Selective laser sintering is a powder bed printing technology that raster’s a laser over a bed of very fine plastic powder and sinters it to produce individual part layers. To see what this long-standing technology’s outlook is, our analysts have taken a comparative look at the SLS system provider and materials landscape.
What you need to know about selective laser sintering:
- Advantages: better strength isotropy in printed parts than fused filament fabrication (FFF) and stereolithography (SLA); ability to print complex geometries without supports; vertical nesting possible, which allows for more efficient printing
- Challenges: limited range of commercially available materials; difficult to produce new polymer powders using existing techniques; equipment limitations in maximum temperature and temperature control; many major equipment manufacturers have a closed materials platform, limiting uptake of new materials
- Recent Advances: high temperature system from EOS; lower cost desktop professional systems from Sinterit, Formlabs, and Sintratec; higher quality materials (polyetherketoneketone) and associated process from Oxford Performance Materials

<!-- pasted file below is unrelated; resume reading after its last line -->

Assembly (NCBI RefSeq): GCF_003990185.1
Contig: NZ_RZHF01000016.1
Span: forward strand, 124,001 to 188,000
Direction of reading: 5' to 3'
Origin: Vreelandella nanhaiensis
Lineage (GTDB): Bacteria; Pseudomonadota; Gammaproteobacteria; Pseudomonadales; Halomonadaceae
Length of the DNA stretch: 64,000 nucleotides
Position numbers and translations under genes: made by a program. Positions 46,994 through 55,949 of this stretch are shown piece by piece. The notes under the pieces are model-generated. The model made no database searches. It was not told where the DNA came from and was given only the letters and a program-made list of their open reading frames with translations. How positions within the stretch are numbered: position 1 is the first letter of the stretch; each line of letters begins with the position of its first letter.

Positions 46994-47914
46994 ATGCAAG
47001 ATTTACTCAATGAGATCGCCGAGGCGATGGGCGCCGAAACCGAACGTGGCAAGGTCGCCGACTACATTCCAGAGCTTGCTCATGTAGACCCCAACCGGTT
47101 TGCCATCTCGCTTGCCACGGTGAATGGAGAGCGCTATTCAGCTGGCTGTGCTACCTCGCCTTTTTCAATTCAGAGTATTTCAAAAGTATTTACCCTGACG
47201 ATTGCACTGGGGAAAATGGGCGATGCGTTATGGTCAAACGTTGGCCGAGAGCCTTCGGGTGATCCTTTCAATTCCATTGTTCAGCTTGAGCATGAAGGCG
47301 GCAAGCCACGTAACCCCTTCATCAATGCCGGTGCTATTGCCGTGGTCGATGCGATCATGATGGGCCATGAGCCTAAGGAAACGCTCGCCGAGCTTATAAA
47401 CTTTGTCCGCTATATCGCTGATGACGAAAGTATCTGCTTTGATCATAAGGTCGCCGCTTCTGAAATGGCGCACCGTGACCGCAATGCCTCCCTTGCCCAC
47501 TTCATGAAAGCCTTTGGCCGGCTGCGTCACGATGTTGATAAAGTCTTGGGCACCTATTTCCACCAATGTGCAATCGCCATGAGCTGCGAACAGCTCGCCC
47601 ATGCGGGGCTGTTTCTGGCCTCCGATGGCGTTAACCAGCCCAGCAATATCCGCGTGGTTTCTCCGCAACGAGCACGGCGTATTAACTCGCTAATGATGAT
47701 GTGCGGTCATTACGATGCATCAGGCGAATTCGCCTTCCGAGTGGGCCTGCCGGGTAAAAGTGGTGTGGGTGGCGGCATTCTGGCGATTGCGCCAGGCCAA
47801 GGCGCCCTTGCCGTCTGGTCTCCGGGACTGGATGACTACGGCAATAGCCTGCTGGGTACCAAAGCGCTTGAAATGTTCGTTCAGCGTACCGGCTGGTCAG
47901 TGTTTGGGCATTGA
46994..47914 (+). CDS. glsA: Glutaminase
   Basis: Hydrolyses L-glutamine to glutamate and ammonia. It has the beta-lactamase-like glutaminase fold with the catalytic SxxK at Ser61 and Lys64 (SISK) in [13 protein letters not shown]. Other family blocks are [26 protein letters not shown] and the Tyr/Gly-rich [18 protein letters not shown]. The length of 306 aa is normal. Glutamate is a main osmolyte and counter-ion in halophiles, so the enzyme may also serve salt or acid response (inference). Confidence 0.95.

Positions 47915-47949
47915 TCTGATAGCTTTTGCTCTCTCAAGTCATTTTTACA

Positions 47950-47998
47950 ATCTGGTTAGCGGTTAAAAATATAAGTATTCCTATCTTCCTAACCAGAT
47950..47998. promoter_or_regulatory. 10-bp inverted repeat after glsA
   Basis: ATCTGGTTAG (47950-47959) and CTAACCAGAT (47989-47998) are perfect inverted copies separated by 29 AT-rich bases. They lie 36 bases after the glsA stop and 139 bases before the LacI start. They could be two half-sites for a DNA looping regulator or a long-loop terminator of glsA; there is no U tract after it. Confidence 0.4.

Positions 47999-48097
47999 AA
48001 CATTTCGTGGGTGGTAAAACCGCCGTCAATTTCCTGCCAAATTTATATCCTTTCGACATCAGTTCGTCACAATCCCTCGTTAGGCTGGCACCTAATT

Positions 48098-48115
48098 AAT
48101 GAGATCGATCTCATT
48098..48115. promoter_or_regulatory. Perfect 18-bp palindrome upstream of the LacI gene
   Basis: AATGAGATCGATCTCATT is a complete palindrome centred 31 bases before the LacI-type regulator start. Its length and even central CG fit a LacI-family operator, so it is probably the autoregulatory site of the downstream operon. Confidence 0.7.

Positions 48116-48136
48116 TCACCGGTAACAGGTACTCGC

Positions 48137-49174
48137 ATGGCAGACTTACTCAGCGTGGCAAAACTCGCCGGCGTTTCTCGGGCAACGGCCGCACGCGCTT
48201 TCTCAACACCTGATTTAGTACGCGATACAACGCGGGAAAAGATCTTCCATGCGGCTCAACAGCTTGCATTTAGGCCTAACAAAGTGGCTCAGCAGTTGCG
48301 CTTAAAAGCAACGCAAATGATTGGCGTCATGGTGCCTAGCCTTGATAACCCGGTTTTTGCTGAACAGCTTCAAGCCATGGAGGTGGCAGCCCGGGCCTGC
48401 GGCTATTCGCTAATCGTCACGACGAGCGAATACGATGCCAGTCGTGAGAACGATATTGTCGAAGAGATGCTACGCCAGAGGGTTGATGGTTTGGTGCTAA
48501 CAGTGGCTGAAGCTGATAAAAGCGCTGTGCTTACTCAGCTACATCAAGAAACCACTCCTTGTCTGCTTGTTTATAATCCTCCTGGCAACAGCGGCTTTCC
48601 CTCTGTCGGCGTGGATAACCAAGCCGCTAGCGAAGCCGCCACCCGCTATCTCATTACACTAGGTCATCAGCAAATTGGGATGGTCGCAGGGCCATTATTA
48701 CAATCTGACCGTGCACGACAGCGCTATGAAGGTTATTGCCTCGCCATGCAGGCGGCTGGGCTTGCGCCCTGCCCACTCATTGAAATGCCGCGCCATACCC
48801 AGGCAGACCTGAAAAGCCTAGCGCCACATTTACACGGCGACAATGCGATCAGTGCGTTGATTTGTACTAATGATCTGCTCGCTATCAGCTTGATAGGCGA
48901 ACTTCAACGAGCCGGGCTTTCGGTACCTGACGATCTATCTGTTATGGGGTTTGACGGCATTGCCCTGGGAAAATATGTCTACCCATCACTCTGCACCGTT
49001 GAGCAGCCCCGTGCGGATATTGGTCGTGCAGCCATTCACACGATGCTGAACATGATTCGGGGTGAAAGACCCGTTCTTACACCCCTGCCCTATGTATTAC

PA = polyamide; TPE = thermoplastic polyethylene; PEEK = polyetheretherketone; PEKK = polyetherketoneketone; TPU = thermoplastic polyurethane
- Materials and chemicals suppliers should consider novel powder production methods to expand the range of thermoplastics for SLS printing and/or look to partner with startups like Structured Polymers, which have promising techniques for plastic powder production
- Equipment developers can differentiate themselves by offering less expensive printer options or through technical advancements in temperature and printing speed
- Product designers and manufacturers should consider SLS printing for custom products that require higher isotropic properties than FFF or SLA printing technologies currently offer. Success in implementing SLS printing for production quality parts will ultimately come from working with materials and printer developers to drive materials and process capabilities towards desired product specifications.
By: Olivia Hentz and Dayton Horvath